The Perfect Baby Blog

The breastfeeding guilt-trip irks a certain mommy!

Wednesday, April 15th, 2009

COMPETITIVE NURSING: USA (left) takes on Romania (right).

COMPETITIVE NURSING: USA (left) takes on Romania (right).

Friend of PBH Lynn Harris (rhymes with “hilarious”) reports with uncharacteristic sobriety on the ongoing “bottle or breast” debate over on “Anyone remember the 2005 public health campaign comparing not breast-feeding to riding a mechanical bull while pregnant?” she asks.

If breast is indeed best, then breast-feeding advocates would do well to stop calling formula “poison” and rhapsodizing about “bonding” and warning of the so-called “risks” of not breast-feeding.

Lynn is one of the women who shared their insights into the unnecessarily melodramatic nursing issue with me for a piece in The Perfect Baby Handbook called “Competitive Breastfeeding: Seven Ways to Nourish with Distinction.” It begins thus:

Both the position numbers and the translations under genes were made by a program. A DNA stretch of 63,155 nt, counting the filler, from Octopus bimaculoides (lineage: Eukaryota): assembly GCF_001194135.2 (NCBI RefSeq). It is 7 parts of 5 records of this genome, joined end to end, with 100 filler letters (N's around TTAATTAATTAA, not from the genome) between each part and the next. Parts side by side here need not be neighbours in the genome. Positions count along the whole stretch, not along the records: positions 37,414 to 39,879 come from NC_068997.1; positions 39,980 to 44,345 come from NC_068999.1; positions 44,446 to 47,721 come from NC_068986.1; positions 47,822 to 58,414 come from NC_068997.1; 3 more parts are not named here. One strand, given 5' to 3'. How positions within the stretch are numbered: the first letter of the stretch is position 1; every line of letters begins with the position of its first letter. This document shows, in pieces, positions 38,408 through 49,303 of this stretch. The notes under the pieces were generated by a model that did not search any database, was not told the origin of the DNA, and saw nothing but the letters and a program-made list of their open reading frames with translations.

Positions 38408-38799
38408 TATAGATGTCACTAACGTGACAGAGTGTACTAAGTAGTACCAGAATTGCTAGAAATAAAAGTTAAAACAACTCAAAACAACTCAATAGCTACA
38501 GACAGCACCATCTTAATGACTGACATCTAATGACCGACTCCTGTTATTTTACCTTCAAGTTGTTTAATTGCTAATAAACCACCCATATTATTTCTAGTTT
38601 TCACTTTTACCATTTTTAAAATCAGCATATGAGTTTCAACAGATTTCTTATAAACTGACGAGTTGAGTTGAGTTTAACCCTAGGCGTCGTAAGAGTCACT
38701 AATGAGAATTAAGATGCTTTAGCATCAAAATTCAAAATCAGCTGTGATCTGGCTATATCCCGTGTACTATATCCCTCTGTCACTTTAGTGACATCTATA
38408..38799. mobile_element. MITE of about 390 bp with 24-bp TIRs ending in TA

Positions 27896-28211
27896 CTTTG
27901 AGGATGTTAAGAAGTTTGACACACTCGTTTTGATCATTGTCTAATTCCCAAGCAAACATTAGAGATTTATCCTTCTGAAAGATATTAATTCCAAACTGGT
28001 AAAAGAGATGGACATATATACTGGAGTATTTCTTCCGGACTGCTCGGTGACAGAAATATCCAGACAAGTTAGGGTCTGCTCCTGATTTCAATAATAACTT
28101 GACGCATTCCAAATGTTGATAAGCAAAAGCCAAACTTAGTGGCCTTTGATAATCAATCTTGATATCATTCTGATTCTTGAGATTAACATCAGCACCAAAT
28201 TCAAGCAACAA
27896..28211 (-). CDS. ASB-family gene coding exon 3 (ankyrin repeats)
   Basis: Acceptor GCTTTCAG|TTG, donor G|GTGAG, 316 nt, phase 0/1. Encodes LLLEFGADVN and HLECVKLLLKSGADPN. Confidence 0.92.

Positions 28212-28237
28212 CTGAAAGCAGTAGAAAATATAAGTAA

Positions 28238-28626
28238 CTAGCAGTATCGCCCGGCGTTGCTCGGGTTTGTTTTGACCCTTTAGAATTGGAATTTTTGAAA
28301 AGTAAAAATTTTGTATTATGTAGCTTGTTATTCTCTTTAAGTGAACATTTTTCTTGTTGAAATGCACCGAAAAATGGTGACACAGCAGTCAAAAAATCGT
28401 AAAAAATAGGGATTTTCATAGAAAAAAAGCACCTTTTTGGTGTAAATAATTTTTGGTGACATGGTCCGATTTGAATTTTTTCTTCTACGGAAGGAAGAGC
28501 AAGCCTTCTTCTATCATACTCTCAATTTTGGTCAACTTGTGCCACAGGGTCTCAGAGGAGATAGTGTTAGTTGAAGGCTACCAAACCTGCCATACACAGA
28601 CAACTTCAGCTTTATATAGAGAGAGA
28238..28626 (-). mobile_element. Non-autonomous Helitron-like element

According to conventional wisdom, a woman must nurse her infant to be a superior mother. What nonsense, insisted a leading medical group in a recent public statement: “We, the American League of Pediatrics would like to clarify. It is not necessary to breastfeed to be a superior mother; it’s necessary to breastfeed spectacularly. Go, moms, go! Be aggressive! Be aggressive! B-e-a-g-g-r-e-s-s-i-v-e!

Given such calls to action, it’s no wonder certain women nurse as if they’re trying to one-up each other. Even if you opt out of this lively dynamic, you may want to familiarize yourself with the key areas of competition:

Most Spiritual Experience: Moms who excel here call up busy friends while nursing to announce they’re reached nirvana, only to become so overwhelmed by the “breastfeeding high” that they “can’t quite talk…just now. Sorry.” For bonus points, they comfort others who are not so blessed: “It’s not your fault, Katherine. Your hormones must be underachieving. Have you had your oxytocin levels checked?”

Most Arduous Ordeal: This title goes to the competitor who can most vividly describe surreal pain. For instance, Contestant A might say, “Breastfeeding is like having my nipples slammed in a dresser drawer,” only to be trumped by Contestant B: “How awful. For me, it’s more like being attacked by a very sweet and gifted king cobra.”

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